British Values

The DfE have reinforced the need to create and enforce a
clear and rigorous expectation on all schools to promote the fundamental British values of democracy, the rule of law, individual liberty and mutual respect and tolerance of those with different faiths and beliefs.

The government set out its definition of British values in the 2011 Prevent Strategy, and the Prime Minister has reiterated these values this year. The Office for Standards in Education insist that all schools teach their students about the four main British Values:

  • Democracy
  • The rule of law
  • Individual liberty
  • Mutual respect and tolerance


Democracy is the system of government in which people choose leaders by voting. In Chancellor's School,
we teach the rise of democracy in the nineteenth century Britain in Year 8 History lessons.

We also demonstrate democracy in practice, each form votes for their own form captain and house representatives. This ensures that all students are involved in the school council system which provides a forum for students to discuss issues relevant to their experience of school life and to engage in projects to improve the learning culture, the school environment and support a charity.

The School Council has made a number of significant improvements to the school including updating the uniform and improving the school’s behaviour for learning policy with the achievement and behaviour points.

The role of democracy was reinforced when the school held its own mock general election where students throughout the school were then given the opportunity to vote. Prior to voting students discussed the importance of democracy and were shown videos of the main parties running for election, discussed their policies and the possible outcome of the General Election.  Students also took part in a mock referendum about whether to leave the European Union or not.

The Rule of Law

The rule of law is the legal principle that laws should govern a nation, as opposed to the arbitrary decisions of individuals.

The importance of laws, whether they be those that govern the class, the school, or the country, are consistently reinforced throughout regular school days, as well as when dealing with behaviour and through school assemblies. Students are taught the value and reasons behind laws, that they govern and protect us, the responsibilities that this involves and the consequences when laws are broken.

Students recognise the difference between right and wrong, understand that actions have consequences, and apply this in their own lives by respecting English civil and criminal law. In addition, during How to Thrive lesson students study ‘crime and punishment’ and ‘drug and alcohol awareness’ at KS3 to reinforce the belief in personal and social responsibility and respect for British institutions.

Individual Liberty

In Britain, there is a long history of individual being free to exercise those rights outside of government control, such as freedom of speech. Within school, students are actively encouraged to make choices, knowing that they are in a safe and supportive environment. As a school, we educate and provide boundaries for students to make choices safely, through the provision of a safe environment and an empowering education. Students are encouraged to know, understand and exercise their rights and personal freedoms and are advised how to exercise these safely, for example through our E-Safety guide and Extended Learning Days (ELDs).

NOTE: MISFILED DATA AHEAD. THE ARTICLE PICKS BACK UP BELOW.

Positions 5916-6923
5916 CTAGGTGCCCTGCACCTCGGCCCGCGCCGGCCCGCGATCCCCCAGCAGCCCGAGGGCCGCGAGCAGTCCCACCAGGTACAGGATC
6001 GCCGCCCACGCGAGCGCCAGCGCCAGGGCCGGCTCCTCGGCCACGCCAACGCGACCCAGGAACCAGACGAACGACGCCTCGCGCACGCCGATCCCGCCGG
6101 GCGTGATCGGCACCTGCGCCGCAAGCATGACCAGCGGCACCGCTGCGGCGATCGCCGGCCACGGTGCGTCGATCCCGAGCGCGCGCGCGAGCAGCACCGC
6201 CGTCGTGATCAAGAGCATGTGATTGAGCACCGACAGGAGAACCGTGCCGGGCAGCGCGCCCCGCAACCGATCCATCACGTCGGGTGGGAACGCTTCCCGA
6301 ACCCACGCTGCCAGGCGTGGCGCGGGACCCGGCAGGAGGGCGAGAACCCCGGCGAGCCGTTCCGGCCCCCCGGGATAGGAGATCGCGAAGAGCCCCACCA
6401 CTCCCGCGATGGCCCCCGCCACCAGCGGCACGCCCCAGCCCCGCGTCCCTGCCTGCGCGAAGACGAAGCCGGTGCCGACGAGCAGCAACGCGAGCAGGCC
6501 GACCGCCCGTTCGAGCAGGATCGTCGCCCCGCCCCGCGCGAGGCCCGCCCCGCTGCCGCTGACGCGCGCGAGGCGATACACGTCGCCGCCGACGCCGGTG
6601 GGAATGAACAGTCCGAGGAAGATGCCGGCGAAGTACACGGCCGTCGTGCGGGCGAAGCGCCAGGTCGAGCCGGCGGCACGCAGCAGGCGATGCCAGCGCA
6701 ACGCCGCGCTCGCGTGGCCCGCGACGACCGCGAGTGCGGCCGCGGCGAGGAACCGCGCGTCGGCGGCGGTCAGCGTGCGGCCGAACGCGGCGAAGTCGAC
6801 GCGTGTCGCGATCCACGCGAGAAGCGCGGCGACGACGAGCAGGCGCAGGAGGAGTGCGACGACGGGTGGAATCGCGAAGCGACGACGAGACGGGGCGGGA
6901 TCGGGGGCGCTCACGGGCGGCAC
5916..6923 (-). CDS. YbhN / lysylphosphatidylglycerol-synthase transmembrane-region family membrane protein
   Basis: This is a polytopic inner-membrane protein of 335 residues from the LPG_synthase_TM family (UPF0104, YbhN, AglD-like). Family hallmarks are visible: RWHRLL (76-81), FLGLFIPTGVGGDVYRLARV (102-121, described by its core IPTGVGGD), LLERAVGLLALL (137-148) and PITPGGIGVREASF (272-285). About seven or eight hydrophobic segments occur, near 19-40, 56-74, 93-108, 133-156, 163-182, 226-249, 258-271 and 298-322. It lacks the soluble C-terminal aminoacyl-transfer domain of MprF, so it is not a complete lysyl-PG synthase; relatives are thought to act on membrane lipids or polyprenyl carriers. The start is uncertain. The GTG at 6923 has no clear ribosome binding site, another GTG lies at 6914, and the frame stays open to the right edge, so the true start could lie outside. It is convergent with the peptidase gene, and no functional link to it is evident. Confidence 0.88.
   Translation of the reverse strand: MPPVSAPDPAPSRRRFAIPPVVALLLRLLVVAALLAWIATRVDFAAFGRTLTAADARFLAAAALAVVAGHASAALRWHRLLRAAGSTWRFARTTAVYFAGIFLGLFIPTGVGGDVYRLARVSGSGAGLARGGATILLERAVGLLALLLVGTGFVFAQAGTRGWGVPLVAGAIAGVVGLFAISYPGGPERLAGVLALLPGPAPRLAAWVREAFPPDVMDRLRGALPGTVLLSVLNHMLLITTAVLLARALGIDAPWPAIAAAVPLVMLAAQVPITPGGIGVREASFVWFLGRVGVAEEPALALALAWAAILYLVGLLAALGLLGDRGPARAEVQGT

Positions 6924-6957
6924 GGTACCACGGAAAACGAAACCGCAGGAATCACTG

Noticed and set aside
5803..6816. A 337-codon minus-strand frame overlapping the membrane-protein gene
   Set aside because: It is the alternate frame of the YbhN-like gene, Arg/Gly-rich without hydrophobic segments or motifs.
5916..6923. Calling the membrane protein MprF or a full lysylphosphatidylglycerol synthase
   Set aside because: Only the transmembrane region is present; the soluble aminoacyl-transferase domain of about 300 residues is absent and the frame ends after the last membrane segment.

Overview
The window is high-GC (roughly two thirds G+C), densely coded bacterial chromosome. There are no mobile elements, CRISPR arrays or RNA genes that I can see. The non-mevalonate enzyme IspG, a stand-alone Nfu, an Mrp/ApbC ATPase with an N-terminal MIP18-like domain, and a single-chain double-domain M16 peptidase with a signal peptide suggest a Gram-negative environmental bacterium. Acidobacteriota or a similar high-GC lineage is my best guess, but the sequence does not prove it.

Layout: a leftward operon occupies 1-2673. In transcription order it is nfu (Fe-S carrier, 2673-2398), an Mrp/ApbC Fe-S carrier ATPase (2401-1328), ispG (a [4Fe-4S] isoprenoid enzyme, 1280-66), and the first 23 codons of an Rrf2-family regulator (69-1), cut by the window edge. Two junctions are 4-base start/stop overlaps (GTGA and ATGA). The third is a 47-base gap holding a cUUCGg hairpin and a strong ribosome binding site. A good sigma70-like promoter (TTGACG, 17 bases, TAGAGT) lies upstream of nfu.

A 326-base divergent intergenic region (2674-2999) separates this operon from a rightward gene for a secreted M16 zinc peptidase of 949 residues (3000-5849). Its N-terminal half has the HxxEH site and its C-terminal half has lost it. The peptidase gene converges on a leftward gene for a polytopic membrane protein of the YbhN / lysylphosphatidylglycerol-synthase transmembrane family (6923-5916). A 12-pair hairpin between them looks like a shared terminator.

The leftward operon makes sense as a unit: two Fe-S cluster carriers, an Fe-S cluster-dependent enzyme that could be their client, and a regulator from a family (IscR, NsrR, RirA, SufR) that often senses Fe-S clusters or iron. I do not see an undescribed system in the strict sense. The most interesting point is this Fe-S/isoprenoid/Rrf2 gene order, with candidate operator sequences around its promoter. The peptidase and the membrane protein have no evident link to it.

Students are given the freedom to make choices whether it is through choice of challenge or participation in extensive extra-curricular clubs and opportunities. They have a sense of enjoyment and fascination in learning about themselves and others, and the world around them, and participate actively in artistic, sporting or cultural activities.

A variety of PSHE activities are offered to help pupils to make informed choices about their futures e.g. ‘The Real Game‘ and ‘Fast Tomato’ during the ELD on careers in the Spring Term each year.

Mutual Respect and Tolerance

Mutual respect and tolerance of those with different faiths and beliefs and those without faith is an important British Value. Our approach to school assemblies and behaviour is to have a values led approach. ‘Respect’ is an important value of the schools community code with all members of the school community treating each other with respect. Students have been part of discussions and assemblies related to what this means and how it is shown e.g. show racism the red card. Students also are mindful of other pupils within their classes whom are also demonstrating such values. Mutual respect is an integrated part of classroom behaviour, as well as our whole school approach to behaviour.

Through timetabled RE lessons students are reflective about their own beliefs and perspectives on life, and the extent to which they are the same as/different to others’ faith, feelings and values. Students are encouraged to show an interest in investigating and offering reasoned views about moral and ethical issues and appreciate the viewpoints of others. The school’s PSHE curriculum provides opportunities to openly tackle controversial issues and challenge misconceptions. Students have the opportunity to visit places of significant cultural interest and places of worship e.g. the Year 7 Sikh Temple Trip. In addition, we actively encourage visitors from a range of communities and organisations into the school.

The school promotes an environment where all students work and socialise with students from different religious, ethnic and socio-economic backgrounds, co-operating well, celebrating diversity and resolving conflicts effectively. Ethnic minorities are included in all aspects of the school e.g. leadership roles, sport, drama, music etc.